ISRAEL: Pope gets a glimpse of competing claims to Jerusalem
Pope Benedict XVI’s arrival in Jerusalem set off a scramble among Israelis and Palestinians to demonstrate their claims to the city, an issue on which the Vatican is neutral; it favors an international protectorate in the city to safeguard the sites holy to Christians, Muslims and Jews
Benedict landed by helicopter Monday in East Jerusalem to a ceremonial greeting staged by Mayor Nir Barkat to emphasize Israel's control over the entire city. In Hebrew, he welcomed the pope to "the capital of Israel," a status that does not have international recognition. His remarks in English omitted that label.
As dozens of Christian, Jewish and Muslim schoolchildren cheered and waved at the helipad on Mount Scopus, loudspeakers played "Jerusalem of Gold," a song commemorating Israel's capture of East Jerusalem in the 1967 Middle East War.
Benedict did not speak at the ceremony. But he accepted Barkat's gift of an etching that reproduced an ancient map depicting Jerusalem at the center of the world.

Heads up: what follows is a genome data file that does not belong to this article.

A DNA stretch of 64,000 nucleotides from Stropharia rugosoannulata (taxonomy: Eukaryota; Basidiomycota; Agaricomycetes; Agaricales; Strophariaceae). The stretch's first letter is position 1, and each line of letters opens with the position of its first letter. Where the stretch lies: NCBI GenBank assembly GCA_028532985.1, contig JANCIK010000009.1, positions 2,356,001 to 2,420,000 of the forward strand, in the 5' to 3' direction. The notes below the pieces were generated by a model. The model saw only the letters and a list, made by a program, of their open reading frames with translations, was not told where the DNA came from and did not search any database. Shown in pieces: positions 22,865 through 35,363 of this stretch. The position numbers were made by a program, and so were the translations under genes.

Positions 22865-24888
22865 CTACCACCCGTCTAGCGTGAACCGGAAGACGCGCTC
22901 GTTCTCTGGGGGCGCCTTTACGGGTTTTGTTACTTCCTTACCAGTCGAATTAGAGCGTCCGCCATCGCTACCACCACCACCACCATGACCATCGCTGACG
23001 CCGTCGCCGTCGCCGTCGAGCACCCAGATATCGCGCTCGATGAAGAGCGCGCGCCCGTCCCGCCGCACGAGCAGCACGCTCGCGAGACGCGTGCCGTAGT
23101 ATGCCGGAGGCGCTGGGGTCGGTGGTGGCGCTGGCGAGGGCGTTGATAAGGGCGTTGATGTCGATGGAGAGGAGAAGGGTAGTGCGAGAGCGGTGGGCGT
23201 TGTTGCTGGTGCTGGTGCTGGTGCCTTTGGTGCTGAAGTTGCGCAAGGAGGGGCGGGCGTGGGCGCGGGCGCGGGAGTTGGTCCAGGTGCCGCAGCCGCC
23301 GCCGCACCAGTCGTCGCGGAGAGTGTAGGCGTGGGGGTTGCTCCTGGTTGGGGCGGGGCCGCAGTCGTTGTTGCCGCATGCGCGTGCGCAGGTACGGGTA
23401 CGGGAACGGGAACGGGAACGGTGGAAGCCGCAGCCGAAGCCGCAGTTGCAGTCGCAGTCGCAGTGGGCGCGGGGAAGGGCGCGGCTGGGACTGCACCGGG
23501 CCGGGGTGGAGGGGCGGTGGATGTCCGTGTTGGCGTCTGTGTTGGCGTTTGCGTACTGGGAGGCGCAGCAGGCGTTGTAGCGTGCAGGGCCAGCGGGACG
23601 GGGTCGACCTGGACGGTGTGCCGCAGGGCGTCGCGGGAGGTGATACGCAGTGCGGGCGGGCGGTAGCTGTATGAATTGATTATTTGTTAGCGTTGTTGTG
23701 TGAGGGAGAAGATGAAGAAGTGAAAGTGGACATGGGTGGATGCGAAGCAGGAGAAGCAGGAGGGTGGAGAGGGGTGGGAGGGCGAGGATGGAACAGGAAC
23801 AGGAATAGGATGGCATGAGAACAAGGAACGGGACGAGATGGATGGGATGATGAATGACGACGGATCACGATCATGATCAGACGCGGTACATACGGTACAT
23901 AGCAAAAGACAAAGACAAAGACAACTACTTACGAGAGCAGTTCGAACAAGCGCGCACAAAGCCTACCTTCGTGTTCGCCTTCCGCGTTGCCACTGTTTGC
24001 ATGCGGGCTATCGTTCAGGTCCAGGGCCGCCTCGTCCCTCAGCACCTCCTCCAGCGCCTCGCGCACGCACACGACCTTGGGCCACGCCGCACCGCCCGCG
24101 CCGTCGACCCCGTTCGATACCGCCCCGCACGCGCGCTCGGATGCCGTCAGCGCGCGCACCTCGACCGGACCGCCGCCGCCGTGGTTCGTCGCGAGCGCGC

For its part, the Palestinian Authority, which wants East Jerusalem as the capital of a future Palestinian state, set up a media center in a hotel in the city’s eastern part for journalists covering the pope's pilgrimage. Israeli police, empowered by law to ban Palestinian Authority gatherings in the city, closed down the center and seized media material as Palestinian officials were about to begin a news conference.
Later, at a gathering of participants in an interfaith forum, a Palestinian Muslim cleric commandeered the microphone and made an unscheduled speech denouncing Israel. He began by welcoming the pope to “Jerusalem, the eternal capital of Palestine.”
— Richard Boudreaux in Jerusalem